The chapbook is full of accusations and intriguing detail but gets the basic facts wrong. Its writer may not even have been in Hertford for the Assizes but possibly only heard the story second hand. If you trawl through the court records held at the National Archive in Kew you can go back to that first whisper. In the indictments for the Hertford Summer Sessions (NA, ASSI 35/48/2)* the Royston women are named as Alice Stokes and Christiana Stokes, not mother and daughter but both spinsters (possibly sisters). So how much else in the pamphlet is actually accurate? And why were Alice and Christina suddenly singled out in 1606?
King James of Scotland had come to the English throne only three years earlier. On his journey south he had stopped in Royston and taken note of the good hunting to be had on the extensive heathlands. This was a man who was fascinated with witchcraft, who had previously written a book on it called Daemonologie. This was the year of Shakespeare’s new play Macbeth – where witches haunt the heath – and, apart from hunting, James himself also participated in a number of witch-trials. The king had recently established a bachelor pad in Royston, so what could be more politic for the locals than to furnish him with two women to hang?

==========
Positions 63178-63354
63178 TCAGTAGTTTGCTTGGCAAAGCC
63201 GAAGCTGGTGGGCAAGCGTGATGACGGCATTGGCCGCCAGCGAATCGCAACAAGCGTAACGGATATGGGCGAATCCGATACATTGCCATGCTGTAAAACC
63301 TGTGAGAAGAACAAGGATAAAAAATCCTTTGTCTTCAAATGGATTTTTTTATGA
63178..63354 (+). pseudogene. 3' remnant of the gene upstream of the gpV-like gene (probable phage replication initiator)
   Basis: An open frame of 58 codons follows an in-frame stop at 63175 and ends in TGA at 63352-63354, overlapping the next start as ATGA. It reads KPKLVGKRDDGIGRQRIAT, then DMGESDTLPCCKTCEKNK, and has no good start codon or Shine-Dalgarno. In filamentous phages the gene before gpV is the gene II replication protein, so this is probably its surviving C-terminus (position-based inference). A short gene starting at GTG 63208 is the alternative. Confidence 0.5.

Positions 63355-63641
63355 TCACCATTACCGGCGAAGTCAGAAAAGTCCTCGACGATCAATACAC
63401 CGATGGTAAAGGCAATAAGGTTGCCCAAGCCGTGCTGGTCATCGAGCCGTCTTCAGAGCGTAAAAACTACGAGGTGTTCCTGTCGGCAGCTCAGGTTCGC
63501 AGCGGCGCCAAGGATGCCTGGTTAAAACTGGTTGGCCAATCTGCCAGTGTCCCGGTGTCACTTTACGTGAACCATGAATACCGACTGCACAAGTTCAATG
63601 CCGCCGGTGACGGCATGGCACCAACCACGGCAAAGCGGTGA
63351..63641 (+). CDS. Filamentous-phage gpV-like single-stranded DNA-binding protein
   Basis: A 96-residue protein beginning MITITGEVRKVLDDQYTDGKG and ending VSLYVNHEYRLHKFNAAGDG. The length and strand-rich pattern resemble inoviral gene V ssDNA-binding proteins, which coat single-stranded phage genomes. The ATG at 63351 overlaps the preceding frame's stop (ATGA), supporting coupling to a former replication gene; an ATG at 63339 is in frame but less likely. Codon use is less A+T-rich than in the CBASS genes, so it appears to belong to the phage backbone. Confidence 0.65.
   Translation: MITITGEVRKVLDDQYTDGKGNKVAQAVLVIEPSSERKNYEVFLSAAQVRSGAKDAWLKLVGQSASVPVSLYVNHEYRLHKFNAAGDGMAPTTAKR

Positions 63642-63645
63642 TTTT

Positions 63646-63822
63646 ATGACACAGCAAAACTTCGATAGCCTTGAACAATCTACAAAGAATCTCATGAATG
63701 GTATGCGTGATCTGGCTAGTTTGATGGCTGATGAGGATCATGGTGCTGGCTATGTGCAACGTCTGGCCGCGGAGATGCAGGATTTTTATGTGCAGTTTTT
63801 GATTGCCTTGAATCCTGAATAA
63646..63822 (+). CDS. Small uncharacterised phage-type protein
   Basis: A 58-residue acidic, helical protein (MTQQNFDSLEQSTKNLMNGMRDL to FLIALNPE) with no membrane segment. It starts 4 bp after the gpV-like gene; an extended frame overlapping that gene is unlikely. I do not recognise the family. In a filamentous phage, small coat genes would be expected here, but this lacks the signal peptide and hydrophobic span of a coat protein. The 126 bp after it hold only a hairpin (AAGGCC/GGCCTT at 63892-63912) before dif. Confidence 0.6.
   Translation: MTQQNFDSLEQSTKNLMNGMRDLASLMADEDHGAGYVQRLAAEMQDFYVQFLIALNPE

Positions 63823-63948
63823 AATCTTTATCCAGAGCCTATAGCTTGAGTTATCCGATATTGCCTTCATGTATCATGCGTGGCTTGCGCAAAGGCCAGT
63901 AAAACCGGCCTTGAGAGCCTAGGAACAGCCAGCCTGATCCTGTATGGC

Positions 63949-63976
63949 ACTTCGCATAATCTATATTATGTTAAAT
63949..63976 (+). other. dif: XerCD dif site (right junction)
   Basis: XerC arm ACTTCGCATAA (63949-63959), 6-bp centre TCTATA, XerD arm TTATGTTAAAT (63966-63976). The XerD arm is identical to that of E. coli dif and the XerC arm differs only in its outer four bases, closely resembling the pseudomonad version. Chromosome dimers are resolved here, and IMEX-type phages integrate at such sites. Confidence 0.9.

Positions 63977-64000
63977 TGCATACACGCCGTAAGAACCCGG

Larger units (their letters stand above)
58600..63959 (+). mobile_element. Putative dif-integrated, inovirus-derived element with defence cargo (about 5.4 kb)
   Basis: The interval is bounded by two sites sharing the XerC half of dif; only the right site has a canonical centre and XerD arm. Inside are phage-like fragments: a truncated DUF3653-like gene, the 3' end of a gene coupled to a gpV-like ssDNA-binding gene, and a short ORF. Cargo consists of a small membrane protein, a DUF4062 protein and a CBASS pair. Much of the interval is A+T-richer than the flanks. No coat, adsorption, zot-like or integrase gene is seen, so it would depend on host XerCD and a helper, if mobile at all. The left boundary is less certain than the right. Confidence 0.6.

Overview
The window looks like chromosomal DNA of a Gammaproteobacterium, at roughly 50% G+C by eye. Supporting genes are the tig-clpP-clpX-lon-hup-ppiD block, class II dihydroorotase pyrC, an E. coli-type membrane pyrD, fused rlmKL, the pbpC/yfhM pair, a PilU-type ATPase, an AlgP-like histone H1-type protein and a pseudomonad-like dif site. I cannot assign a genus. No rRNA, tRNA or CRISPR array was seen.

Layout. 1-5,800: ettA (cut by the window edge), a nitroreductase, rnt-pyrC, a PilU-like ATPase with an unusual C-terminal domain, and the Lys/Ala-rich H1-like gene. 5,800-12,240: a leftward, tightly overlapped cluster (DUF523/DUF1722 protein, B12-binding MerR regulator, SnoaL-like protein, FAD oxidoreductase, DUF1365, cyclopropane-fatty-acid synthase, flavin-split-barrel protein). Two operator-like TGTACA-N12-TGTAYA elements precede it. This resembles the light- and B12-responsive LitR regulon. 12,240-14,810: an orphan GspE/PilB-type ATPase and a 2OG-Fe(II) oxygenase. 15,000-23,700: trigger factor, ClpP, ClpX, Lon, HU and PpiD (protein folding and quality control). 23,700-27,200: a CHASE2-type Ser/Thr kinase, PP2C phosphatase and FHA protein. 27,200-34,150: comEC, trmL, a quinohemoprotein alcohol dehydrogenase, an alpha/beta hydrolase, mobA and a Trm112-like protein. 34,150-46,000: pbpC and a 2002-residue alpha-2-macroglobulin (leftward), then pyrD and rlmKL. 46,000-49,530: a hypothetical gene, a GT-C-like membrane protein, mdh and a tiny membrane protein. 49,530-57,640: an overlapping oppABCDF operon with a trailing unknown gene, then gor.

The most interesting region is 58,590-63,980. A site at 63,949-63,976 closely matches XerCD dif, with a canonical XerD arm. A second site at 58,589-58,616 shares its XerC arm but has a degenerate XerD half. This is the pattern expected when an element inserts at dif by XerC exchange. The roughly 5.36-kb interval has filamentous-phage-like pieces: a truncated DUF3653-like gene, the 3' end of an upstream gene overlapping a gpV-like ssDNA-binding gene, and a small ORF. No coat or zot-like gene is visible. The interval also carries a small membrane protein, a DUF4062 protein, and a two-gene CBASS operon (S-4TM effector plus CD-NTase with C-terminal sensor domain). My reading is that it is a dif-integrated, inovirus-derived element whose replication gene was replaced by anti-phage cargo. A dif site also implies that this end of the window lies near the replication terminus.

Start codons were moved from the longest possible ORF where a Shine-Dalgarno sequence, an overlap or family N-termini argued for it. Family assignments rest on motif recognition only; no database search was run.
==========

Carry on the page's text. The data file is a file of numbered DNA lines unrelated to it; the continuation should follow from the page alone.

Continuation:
Of course, this is all pure speculation as no contemporary account has been found to support or refute it. That’s the problem with history. It’s a bit like Schrödinger’s cat. Sometimes you think you’ve got it and then you find out you haven’t!
Are you still curious? Is that cat still breathing? Why don’t you do your own digging and try to prove me wrong?
And while you’re doing so, don’t forget these five key questions:
• How reliable is this account? Was it written by an eye-witness? Was it written at the time? Did the author really understand what they were writing about?
• Why was it written? Was it just to make money or to curry favour? Was it meant to persuade people of something?
• Who was it written for? Was it for public consumption? Was it intended to be read at all?
• What was the context? How does it fit in with what was happening at the time? Do the words still mean the same thing?
• Can you find anything that backs it up? Do other primary sources support your interpretation?
All very curious…
*Transcribed in Witch Hunting and Witch Trials: The Indictments for Witchcraft from the Records of the 1373 Assizes Held for the Home Circuit AD 1559-1736 (1929) edited by C. L’Estrange Ewen, p.197